Mara turned and headed for the elevated walkway that connected the convention center to the hotel proper. The tinted windows barely held out the sun, and it felt to Mara like walking through a humid greenhouse. Below, ancient cars raced along a sunken roadway, their mufflers pumping out a sickly black smog that rose to the sky and dissipated.
She quickened her pace at the sight of the glass doors at the far end of the walkway. The panes were fogged over with condensation, and when she pushed through them, a wave of cool air washed over her, as if she were passing through a ghost.
The door clanged shut behind her, and that’s when the MESH crackled again.
The voice sounded closer. Even though the words were just signals replicated by a chip in her neck, the MESH had a way of communicating proximity through something Mara could only name as liveness. There was a weight or a glow to the voice, a trait that was stronger the closer she was to the signal’s origination. Distant sounds degraded over time, losing something in the echo. But this…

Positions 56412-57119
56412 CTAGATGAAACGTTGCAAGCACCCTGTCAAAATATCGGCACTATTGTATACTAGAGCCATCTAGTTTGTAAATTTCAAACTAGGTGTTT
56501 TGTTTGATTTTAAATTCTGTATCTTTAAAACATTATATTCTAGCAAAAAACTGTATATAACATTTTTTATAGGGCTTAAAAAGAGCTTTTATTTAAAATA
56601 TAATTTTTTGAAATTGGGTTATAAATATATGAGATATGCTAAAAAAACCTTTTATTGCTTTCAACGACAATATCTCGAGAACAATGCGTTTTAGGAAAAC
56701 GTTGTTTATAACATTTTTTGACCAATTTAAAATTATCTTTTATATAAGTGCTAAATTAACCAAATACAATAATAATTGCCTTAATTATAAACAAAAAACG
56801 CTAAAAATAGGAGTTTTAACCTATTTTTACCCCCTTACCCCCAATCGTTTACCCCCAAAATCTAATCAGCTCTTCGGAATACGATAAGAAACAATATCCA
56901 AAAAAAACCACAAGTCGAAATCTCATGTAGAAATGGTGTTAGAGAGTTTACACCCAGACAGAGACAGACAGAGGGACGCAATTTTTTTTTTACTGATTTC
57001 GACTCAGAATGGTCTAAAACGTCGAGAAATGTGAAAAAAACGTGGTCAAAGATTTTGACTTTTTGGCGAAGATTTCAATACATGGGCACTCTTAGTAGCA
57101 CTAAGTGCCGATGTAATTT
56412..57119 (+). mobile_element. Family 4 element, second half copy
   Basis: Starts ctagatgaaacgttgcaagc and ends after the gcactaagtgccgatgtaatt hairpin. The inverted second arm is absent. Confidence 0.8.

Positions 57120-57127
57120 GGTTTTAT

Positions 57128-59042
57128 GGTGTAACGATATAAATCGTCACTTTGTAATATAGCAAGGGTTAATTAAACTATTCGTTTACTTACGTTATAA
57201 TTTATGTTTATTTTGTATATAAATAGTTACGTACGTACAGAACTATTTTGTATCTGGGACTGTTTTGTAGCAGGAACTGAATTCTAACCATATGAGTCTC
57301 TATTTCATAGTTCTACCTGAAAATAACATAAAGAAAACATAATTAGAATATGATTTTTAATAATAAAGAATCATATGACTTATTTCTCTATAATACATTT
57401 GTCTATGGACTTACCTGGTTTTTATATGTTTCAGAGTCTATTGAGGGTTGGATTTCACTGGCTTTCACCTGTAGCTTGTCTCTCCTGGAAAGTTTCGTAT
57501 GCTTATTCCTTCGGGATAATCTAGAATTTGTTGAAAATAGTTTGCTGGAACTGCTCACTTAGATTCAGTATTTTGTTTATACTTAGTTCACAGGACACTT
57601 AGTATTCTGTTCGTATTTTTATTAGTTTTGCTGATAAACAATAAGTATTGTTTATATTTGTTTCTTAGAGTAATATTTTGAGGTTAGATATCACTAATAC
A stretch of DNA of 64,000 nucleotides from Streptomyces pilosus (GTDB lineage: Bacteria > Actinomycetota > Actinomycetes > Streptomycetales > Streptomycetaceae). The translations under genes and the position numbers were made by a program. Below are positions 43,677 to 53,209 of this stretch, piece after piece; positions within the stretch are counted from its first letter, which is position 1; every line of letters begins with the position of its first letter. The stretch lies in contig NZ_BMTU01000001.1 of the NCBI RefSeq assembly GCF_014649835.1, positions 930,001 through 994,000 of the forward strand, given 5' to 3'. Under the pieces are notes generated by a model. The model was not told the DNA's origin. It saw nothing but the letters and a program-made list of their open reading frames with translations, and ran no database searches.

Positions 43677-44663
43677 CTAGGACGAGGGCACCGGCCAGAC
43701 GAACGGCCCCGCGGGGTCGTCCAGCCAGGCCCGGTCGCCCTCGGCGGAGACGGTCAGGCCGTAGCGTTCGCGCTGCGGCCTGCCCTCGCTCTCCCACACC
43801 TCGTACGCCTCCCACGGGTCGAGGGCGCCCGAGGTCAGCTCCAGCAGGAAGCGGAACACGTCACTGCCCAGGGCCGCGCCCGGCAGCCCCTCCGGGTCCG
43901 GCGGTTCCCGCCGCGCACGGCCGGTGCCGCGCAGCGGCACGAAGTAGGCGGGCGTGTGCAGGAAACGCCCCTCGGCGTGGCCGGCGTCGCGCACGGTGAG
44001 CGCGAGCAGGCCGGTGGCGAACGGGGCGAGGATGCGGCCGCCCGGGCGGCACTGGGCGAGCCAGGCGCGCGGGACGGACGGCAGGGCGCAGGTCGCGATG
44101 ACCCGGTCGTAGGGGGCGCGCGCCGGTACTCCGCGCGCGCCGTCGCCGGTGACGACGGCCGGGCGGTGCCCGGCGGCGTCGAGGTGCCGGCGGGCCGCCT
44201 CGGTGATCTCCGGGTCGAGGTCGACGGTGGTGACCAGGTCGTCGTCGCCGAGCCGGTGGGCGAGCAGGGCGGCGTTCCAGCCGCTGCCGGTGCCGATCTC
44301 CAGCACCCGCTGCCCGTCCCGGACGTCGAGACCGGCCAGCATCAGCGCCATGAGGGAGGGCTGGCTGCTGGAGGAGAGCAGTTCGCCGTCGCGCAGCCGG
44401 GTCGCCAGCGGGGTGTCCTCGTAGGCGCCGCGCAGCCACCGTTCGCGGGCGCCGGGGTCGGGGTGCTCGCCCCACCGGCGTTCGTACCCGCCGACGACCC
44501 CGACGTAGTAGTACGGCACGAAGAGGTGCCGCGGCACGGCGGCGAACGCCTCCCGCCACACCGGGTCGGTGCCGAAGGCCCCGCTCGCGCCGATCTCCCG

Mara followed the voice to the right, along the backside of the hotel. The room doors on the left side of the hall stood tall and impassive; she paused near each one, listening, but no voice came. After a dozen doors, the wall broke back to reveal a small area with vending machines. There, sitting at an afterthought of a small table, was a young woman.
Her head was down, and long, stringy hair covered most of her face. Despite being full-grown, she had the MESH-presence of a little girl.